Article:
Seagull Entourage Folk Burnt Umber QIT review

  • £499

A refreshed Seagull for 2016

TODO alt text

Our Verdict

If Seagull isn't on your to-try list, make sure you add it.

For

  • Great for jazz and blues.

Against

  • None.
Buying options

For 2016, Godin's Seagull range is going through a brand refresh.

Along with new models – and they're all electros this year – there's a new colour (Burnt Umber, as seen here), a new under-saddle pickup, new tuners and a bolder logo with a different forward-looking seagull, although the Entourage Folk, a new shape to this range, has a transitional spec.

It's a 14-fret design with a 648mm (25.5-inch) scale, solid cedar tops (with Adirondack spruce bracing), laminated wild cherry back and sides, rosewood fingerboard, silver leaf maple neck and Graph Tech Tusq nut and compensated saddle.

The Folk has black binding and just the 'burst to the top. Detailing is crisp, inside and out, and the satin finish is clearly very thin. Decoration is minimal, just a slightly different herringbone soundhole motif and simple dot inlays on both 'boards.

The electronics have been upgraded, too, for this year with a new EPM-designed under-saddle pickup, while the small Q1T side-mounted preamp offers a tuner plus volume, and treble and bass controls, sadly without centre detents.

Sounds

Nut width measures 43.62mm with string spacing at the bridge at 55mm. The Folk's neck is less tapered depth-wise (21mm at the 1st fret, 23.5mm at the 9th) than the recently-released S6 and has subtly fuller shoulders – enough to make you prefer one over the other.

Fretting from a small-ish gauge wire is tidy and smooth-topped, plus the fingerboard edges are slightly rounded – something rarely found at this price point. The preamps' tuner displays the note and has flat/ sharp/in-tune indication; it's fast and accurate.

What's special about the Folk is quite a unique voice, the combination of those laminated wild cherry back and sides, which, says Godin, has "a sound that lands somewhere betweenthe mellow tone of a mahogany guitar and the bright sound of maple", with their cedar tops plus a robust but pretty light build.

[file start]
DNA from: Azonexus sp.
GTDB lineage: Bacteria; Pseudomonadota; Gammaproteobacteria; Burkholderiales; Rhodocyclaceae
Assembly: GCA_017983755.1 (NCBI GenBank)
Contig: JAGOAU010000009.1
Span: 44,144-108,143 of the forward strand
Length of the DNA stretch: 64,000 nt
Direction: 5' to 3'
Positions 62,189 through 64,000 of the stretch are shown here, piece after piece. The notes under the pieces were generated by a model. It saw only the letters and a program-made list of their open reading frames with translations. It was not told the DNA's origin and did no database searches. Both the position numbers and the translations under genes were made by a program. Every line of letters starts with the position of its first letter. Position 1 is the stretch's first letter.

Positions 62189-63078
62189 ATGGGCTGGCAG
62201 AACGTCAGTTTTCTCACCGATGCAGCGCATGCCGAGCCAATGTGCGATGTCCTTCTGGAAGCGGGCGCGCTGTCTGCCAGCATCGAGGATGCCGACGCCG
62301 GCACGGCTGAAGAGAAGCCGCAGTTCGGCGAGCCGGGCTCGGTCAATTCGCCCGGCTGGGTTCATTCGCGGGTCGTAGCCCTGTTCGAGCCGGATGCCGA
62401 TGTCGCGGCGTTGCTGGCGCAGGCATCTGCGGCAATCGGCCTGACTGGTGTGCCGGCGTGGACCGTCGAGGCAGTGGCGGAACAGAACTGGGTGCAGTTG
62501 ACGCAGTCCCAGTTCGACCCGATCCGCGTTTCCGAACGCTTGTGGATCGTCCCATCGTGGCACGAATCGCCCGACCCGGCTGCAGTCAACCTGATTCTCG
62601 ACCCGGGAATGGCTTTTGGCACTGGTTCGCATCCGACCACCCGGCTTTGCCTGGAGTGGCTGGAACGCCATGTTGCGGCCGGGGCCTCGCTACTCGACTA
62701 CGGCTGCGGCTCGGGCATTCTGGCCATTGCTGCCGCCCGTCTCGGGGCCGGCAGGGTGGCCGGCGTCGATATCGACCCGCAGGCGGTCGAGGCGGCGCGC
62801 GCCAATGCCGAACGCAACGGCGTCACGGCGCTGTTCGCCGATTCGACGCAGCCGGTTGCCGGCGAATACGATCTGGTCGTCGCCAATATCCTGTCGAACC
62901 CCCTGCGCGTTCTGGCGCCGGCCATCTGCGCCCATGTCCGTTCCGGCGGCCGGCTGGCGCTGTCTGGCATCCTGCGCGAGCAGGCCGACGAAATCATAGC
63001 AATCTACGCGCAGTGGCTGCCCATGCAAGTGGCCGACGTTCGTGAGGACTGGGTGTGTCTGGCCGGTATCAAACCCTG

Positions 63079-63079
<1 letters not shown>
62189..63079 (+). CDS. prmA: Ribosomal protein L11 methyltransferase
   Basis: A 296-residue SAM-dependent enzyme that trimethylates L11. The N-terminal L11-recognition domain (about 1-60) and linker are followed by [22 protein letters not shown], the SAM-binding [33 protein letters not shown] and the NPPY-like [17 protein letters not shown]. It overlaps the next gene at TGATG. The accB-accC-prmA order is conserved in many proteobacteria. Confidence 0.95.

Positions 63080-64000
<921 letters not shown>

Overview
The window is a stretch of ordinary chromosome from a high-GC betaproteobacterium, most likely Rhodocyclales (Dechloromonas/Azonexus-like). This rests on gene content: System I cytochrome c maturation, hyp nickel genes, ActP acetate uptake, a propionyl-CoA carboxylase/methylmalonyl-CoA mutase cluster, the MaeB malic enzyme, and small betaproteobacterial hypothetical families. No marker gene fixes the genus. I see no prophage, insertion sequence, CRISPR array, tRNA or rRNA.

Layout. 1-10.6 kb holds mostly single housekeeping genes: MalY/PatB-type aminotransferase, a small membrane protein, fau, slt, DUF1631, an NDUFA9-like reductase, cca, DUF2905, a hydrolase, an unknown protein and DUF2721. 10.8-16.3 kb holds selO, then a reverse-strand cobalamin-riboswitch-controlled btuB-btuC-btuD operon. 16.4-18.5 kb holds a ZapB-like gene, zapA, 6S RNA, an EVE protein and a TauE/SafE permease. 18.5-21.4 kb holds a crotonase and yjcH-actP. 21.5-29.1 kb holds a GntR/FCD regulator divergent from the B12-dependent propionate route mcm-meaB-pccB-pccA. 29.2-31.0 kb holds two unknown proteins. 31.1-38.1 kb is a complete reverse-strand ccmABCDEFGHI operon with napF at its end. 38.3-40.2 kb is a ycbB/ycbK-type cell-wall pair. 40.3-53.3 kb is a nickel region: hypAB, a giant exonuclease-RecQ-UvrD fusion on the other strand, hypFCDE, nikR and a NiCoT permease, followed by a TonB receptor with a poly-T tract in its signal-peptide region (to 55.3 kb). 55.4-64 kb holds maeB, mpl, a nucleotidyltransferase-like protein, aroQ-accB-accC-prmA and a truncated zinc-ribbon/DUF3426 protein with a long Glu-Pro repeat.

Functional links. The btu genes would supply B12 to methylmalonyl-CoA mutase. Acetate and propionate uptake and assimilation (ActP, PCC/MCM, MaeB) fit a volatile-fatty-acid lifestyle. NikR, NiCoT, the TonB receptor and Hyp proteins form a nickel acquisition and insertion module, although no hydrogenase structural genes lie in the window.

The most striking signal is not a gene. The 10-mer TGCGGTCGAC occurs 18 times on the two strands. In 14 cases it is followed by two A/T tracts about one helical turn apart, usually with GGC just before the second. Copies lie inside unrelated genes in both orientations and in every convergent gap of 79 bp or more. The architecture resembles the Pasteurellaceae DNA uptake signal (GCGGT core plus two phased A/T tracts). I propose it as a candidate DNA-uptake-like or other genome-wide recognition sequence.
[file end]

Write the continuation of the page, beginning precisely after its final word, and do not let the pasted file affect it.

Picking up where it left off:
It feels, and sounds, obviously, new and a little tight but should hopefully fill out and mellow a little with playing. As is, there's quite a strident tonality to the Folk and, as we've noted before, a hint of acoustic archtop that perhaps suits rootsier and bluesier styles more than pristine, crystalline modern voicings.

Amplified, the EPM system is nicely voiced. The bass EQ is quite strong, so use with care, and a little treble reduction tames the new-string brittleness. Yes, there's a slight piezo character, but it's far from thin and quacky, although it's especially apparent on the Folk, where we'd be tempted to blend in a magnetic soundhole pickup to maximise that older tonality.

While this new finish creates a very old-school vibe, Seagull's modernistic headstock probably won't appeal to vintage aficionados. Yet the mismatch signifies exactly where Seagull is aimed: forward looking but with pretty classic roots.

Sound-wise, too, there's plenty of old-style charm here, especially if you're unmoved by the overly modern, crystalline sound of numerous electros, especially amp'd.

It's a great picker for bluesier, jazzier styles and a fine bottleneck guitar, too. As ever, you might hear different things, but there's no doubting the consistency and quality of these guitars.

The magazine for serious players
Subscribe and save today